The Berean Expositor
Volume 9 - Page 54 of 138
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when "equality" changed to "obedience". Heb. 1: 3 therefore is but one further facet of
this glorious jewel, there He is "the express image of His substance".
God as conceived of as "invisible" needs Christ as His "Image" both in creation and
grace (Col. 1: 14-16). God, as expressed by Christ as His "equal", necessitated "the form
of God". God, as regards His "substance", required the "express image" of the Son.
Each phase has its own manifestation and context. Christ is also spoken of as the
"image" in II Cor. 4: 4-6, and in this passage the reference is not to the essence, being,
or person of God like it is in Col. 1: 15, but the revelation of His gospel, "the light of the
knowledge of the glory of God in the face of Jesus Christ". We find, further, in
Heb. 10: 1 that the law had a "shadow" of good things to come, but not the "very image".
A reading of the chapter will demonstrate clearly that the blood of bulls and goats, and
the sacrifices and offerings of the law, are the "shadows", while Christ, the body prepared
for Him, the once-offered sacrifice, and the remission of sins that touched the conscience,
constitute "the very image".
It will be seen therefore that Christ is the "image" not only of God Himself, but also of
God's intentions and purposes of grace, faintly set forth in the law until the fulness of
time should come. We therefore take the word charakter to set forth a relationship to the
"substance" parallel to that which the image holds to the unsearchable and hidden
purposes of God.
We must now turn our attention to the second word, Substance.--This in the original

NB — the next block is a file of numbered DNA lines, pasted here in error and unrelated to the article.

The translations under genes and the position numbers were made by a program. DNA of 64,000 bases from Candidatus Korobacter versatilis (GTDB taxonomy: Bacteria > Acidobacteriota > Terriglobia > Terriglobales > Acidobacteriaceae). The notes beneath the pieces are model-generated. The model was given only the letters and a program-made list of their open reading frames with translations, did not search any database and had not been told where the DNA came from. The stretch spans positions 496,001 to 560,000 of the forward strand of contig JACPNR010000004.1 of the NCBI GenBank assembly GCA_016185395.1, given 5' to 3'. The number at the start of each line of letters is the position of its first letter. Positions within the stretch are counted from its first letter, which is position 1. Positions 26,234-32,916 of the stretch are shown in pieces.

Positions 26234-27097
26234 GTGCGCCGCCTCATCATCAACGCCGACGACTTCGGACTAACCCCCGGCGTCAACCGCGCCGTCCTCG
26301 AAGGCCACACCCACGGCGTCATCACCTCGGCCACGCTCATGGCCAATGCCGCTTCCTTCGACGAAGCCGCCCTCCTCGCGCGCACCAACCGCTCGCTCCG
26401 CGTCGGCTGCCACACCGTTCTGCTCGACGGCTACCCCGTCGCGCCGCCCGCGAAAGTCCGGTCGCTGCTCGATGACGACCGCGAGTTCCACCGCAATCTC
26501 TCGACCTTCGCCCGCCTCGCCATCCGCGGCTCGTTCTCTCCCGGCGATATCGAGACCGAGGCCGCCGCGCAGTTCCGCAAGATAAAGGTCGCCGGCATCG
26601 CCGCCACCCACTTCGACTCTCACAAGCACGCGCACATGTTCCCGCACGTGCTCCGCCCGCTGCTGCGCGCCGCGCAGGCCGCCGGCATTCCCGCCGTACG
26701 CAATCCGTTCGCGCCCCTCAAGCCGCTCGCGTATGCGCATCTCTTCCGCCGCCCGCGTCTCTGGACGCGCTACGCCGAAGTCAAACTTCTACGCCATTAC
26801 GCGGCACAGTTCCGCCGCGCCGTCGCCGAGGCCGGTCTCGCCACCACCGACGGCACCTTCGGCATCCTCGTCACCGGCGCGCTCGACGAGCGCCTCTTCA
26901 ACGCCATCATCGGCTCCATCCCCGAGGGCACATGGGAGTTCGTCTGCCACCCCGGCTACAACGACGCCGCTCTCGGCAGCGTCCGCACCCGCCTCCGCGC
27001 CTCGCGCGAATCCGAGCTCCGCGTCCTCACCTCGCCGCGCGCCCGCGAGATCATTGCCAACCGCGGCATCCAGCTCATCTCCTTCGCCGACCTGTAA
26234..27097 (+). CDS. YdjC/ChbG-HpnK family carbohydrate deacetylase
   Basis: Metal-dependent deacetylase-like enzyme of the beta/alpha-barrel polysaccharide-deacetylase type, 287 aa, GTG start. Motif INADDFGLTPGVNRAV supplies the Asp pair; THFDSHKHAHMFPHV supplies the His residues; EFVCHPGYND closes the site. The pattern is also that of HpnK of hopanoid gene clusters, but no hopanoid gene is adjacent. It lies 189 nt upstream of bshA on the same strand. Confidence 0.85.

is the word hupostasis. The English word is an exact equivalent of the Greek, but is
derived from the Latin. Hupo and sub both mean under; histanai and stare have similar
meanings, both being capable of the meaning "to stand". The first meaning of the
English word "substance" is not something physically solid as, for example, a brick, and
the statement that faith is anything but a "substance" is only true if this lower meaning of
the word is intended. A dictionary gives the undermentioned meanings to the word
substance in the following order:--
"Being; something that exists, something real, not imaginary; something solid, not
empty;  that which underlies all outward manifestation;  substratum;  that which
constitutes anything what it is; nature; real or existing essence; the most important
element in any existence; the characteristics of anything; anything that has a material
form;  body; matter;  estate;  property. We call a noun a substantive because it
designates something that exists, or some object of thought, either material or immaterial.
We have gone to this length of definition because if we merely say that hypostasis
means substance, we use a word of varied meanings. What we mean by substance in this
article is "that which underlies all outward manifestation".  The hidden unknown
characteristics of God are the hypostasis of which the Son, God manifest in the flesh, is
the express image.
It is well to remember that the Greek of the N.T. is a language used by men who
thought Hebrew, or at least had been trained in the Jewish school. The LXX therefore
becomes of great service to us, showing us the Hebrew equivalent for these Greek words.
In Psa. 139: 15 (A.V. numbers) we read:--